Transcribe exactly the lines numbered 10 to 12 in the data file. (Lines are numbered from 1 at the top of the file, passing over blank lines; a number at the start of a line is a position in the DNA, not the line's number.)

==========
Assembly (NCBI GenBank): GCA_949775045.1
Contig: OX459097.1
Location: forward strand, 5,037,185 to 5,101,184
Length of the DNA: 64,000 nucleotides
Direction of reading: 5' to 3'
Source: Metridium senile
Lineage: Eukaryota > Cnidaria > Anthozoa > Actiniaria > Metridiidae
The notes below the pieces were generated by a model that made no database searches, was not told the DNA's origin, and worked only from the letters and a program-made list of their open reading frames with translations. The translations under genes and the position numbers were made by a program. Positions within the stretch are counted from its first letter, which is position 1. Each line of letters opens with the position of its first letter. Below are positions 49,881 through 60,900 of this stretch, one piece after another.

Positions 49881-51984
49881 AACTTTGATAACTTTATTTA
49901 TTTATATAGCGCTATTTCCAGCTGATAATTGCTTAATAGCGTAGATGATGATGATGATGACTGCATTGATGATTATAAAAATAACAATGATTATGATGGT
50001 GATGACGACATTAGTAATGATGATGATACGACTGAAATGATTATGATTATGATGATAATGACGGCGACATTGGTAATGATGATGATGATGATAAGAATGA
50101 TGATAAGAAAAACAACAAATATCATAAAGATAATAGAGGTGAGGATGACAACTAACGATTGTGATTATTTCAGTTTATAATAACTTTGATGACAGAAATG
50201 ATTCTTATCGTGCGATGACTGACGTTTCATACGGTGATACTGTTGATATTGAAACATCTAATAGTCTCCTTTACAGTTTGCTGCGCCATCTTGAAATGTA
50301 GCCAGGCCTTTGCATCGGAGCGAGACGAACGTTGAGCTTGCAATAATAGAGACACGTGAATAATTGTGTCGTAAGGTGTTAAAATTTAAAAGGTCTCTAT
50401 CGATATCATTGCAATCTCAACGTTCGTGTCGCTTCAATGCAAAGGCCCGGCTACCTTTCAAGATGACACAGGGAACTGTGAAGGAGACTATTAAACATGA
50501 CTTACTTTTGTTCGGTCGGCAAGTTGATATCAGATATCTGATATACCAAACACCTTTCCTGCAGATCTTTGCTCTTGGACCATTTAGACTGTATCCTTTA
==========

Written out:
49881 AACTTTGATAACTTTATTTA
49901 TTTATATAGCGCTATTTCCAGCTGATAATTGCTTAATAGCGTAGATGATGATGATGATGACTGCATTGATGATTATAAAAATAACAATGATTATGATGGT
50001 GATGACGACATTAGTAATGATGATGATACGACTGAAATGATTATGATTATGATGATAATGACGGCGACATTGGTAATGATGATGATGATGATAAGAATGA